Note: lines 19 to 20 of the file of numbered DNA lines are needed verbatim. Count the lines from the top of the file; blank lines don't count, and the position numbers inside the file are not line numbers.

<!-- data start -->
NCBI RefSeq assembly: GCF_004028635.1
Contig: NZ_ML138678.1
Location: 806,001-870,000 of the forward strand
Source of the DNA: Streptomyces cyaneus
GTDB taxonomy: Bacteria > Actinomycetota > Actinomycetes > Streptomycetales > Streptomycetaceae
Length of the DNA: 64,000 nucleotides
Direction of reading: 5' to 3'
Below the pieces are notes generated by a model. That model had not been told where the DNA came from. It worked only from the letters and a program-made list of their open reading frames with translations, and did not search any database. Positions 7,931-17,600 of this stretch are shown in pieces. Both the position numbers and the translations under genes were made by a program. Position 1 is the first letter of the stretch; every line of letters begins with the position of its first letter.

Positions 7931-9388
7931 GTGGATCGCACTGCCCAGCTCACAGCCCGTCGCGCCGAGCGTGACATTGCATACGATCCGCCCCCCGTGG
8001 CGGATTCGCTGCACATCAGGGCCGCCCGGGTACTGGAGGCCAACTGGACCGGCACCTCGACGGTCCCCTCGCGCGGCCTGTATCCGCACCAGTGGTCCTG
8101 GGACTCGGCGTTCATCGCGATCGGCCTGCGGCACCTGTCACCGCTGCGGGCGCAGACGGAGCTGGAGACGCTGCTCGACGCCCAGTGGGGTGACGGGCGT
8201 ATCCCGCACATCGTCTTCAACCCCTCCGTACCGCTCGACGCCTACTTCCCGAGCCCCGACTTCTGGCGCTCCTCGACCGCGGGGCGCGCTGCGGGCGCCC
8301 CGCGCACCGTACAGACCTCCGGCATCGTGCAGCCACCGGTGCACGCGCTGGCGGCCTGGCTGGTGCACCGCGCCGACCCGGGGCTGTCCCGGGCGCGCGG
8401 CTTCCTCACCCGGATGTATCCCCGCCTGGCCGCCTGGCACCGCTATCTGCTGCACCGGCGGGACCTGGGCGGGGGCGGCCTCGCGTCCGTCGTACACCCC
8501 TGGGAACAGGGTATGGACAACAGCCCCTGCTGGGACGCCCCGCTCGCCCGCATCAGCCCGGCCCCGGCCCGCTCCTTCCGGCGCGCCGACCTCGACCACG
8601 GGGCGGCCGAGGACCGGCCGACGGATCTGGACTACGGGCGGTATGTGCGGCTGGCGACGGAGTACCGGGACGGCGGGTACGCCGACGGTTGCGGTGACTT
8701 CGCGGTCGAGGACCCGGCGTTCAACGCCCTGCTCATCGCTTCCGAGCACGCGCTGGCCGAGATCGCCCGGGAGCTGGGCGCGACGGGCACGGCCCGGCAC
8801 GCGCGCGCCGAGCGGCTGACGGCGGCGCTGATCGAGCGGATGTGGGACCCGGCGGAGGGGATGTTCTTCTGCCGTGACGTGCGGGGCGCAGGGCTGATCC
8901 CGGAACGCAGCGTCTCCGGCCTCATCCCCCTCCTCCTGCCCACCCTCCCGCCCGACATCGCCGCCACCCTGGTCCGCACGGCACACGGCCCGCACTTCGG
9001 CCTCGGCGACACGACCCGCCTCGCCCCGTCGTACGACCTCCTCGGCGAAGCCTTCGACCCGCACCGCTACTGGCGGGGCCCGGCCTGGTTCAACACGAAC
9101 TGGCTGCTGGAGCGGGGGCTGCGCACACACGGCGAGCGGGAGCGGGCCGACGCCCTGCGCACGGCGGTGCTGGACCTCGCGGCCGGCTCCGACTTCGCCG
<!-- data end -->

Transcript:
8801 GCGCGCGCCGAGCGGCTGACGGCGGCGCTGATCGAGCGGATGTGGGACCCGGCGGAGGGGATGTTCTTCTGCCGTGACGTGCGGGGCGCAGGGCTGATCC
8901 CGGAACGCAGCGTCTCCGGCCTCATCCCCCTCCTCCTGCCCACCCTCCCGCCCGACATCGCCGCCACCCTGGTCCGCACGGCACACGGCCCGCACTTCGG